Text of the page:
Support without stigma (2)
In my previous column, I discussed why schools should be our first line of defense in implementing preventive and early response mental health measures. Findings of the Department of Education report on the state of mental health of students highlight the urgency to do so. In 2021, there were at least 404 recorded cases of suicide, while an additional 2,147 students made an attempt to take their own life.
Lawmakers have started to take notice. The proposed Basic Education Mental Health and Well-Being Promotion Act is currently being discussed in both the Senate and the House of Representatives. If passed, it will appropriate funds and allow for the hiring and deployment of more guidance counselors and associates in schools.
There is still a need, however, for more immediate and tangible interventions. This week, I wish to highlight three evidence-based approaches to implementing school-based mental health initiatives.
1. Make social emotional learning (SEL) a priority program.
SEL focuses on helping children and adults develop five key skills: to understand and manage one’s emotions, to set and achieve positive goals, to feel and show empathy for others, to establish positive relationships, and to make responsible decisions. Numerous types of research have shown that these skills are not only critical for success in school and life, but they also provide a strong foundation for positive mental health. A 2011 landmark study found that students who participated in SEL programs had an 11 percentage point gain in academic achievement and a 10 percentage point decrease in emotional distress. These students also showed significant improvements in overall well-being and social skills compared to students who did not participate.
The beauty of SEL as a preventive measure is that it was developed specifically for people without a counseling or psychology background. The practical approach and simple terms make it both easy and cost-efficient to implement and achieve target outcomes. Last year, a partnership between Mano Amiga and the Ramon Aboitiz Foundation Inc. enabled us to share our best practices in running a school-wide SEL program through a four-month training and coaching program for Cebu-based public school teachers.
The best testament to the replicability of the program is how some participants who initially expressed doubts have become its staunchest advocates—and are now spearheading the strategic implementation of SEL in their schools. Some teachers even took the initiative to train their colleagues from other districts. Many shared how SEL also strengthened their own mental resiliency.
Policymakers and educators should advocate for the systematic incorporation of SEL in schools. Those looking to learn more would find free and comprehensive SEL resources on edutopia.org and casel.org.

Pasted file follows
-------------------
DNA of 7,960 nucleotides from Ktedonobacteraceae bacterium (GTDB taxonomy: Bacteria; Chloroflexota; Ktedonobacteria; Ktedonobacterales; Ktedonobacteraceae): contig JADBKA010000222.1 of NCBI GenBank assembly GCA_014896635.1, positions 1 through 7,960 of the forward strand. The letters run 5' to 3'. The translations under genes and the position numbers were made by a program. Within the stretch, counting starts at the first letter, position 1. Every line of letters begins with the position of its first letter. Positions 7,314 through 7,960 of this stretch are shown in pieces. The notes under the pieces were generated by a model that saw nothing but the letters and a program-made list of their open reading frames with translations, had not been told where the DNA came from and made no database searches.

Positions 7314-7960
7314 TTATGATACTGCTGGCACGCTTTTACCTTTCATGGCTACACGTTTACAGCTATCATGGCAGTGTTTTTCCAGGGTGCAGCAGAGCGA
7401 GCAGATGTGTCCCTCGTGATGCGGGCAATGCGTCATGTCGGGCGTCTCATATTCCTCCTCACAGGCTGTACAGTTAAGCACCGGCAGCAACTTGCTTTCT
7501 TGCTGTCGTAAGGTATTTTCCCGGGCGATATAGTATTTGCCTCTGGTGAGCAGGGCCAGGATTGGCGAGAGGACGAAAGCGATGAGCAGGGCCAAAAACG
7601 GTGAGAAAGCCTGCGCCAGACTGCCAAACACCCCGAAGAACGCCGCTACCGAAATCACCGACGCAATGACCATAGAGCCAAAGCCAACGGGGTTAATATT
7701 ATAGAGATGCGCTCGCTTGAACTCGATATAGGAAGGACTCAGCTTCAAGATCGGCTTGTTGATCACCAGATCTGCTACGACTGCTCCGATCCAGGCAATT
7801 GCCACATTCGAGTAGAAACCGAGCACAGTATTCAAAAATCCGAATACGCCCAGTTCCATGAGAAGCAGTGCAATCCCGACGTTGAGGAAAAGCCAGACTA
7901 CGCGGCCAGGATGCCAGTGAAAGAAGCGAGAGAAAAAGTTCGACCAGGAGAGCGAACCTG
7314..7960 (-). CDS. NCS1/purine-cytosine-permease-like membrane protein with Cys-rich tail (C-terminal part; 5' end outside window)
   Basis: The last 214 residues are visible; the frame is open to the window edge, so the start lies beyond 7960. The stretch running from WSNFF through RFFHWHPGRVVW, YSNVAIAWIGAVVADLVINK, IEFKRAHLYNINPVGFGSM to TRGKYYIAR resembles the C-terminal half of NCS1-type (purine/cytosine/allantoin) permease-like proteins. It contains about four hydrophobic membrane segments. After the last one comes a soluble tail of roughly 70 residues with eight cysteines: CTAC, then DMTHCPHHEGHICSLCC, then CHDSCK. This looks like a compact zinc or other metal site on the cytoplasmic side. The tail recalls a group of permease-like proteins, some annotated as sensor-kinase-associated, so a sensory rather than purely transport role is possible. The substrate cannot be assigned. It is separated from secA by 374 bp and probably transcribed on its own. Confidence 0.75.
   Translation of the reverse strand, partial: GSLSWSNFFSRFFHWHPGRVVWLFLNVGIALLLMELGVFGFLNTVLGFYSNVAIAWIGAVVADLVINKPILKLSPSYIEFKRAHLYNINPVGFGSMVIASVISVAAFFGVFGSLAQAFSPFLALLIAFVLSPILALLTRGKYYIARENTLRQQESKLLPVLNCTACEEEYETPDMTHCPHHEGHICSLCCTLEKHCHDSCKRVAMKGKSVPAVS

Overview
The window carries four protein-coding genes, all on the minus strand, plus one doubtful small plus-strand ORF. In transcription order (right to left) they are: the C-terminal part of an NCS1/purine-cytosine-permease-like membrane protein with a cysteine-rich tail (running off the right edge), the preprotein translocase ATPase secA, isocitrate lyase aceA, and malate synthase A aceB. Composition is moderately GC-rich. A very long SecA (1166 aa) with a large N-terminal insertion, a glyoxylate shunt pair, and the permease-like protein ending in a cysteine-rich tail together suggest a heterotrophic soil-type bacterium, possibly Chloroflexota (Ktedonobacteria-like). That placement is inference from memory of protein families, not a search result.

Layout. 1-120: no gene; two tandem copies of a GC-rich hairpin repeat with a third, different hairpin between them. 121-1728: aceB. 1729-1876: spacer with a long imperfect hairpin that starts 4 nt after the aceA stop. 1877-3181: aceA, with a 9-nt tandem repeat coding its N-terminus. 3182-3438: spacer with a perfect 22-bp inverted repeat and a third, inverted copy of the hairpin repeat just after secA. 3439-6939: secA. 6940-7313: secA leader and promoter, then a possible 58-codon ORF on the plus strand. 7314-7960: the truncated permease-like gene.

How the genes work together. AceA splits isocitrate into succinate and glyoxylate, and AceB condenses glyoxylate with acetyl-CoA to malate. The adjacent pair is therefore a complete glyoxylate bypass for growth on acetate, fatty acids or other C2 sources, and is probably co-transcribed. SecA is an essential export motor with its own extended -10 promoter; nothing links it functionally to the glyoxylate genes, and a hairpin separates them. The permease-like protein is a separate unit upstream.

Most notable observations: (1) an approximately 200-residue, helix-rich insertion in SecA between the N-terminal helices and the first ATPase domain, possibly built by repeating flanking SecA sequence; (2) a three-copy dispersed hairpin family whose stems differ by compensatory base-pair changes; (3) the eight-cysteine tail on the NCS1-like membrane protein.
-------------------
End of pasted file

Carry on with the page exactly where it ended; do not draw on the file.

2. Train teachers and staff on psychological first aid (PFA).
Schools are usually the primary source of student and community support after an emergency. This includes exposure to a suicide event within the school, devastating natural disasters, public health concerns (e.g. COVID-19), and other smaller-scale emergencies like witnessing an accident. Through PFA, school personnel would have the basic competencies to identify and mitigate student distress (including what not to do), in the immediate aftermath of a crisis.
There are several available seminars but I strongly recommend a free online program that could be found on Coursera.org. The Johns Hopkins University PFA course offers comprehensive training on the Rapid model: reflective listening, assessment of needs, prioritization, intervention, and disposition. At the height of enhanced community quarantine in 2020, my team and I all enrolled in the course and had weekly Zoom meetings to process our insights. Learning PFA together gave us a good starting knowledge of needed interventions and a common language for shaping our overall mental health strategy. 3. Guidance counselors should be active and visible members of student and campus life. A common hindrance in school-based mental health initiatives is that some students will not open up even if help is available, and even perceive guidance counseling sessions as intrusive.
To help establish a feeling of safety and trust, interactions between students and guidance counselors should not be limited to the guidance office, but something seamlessly embedded in other facets of student life. Some examples include assigning them to moderate well-being clubs or organizing quarterly group “kamustahan” sessions. These help create more natural opportunities for them to develop a genuine connection with the students.
Shepherding the well-being of a school community cannot be solely dependent on the guidance office and one or a few individuals; it necessitates a school-wide response. Mental health initiatives should no longer be seen as supplementary programs. They are an integral and nonnegotiable aspect of the educational mission of schools.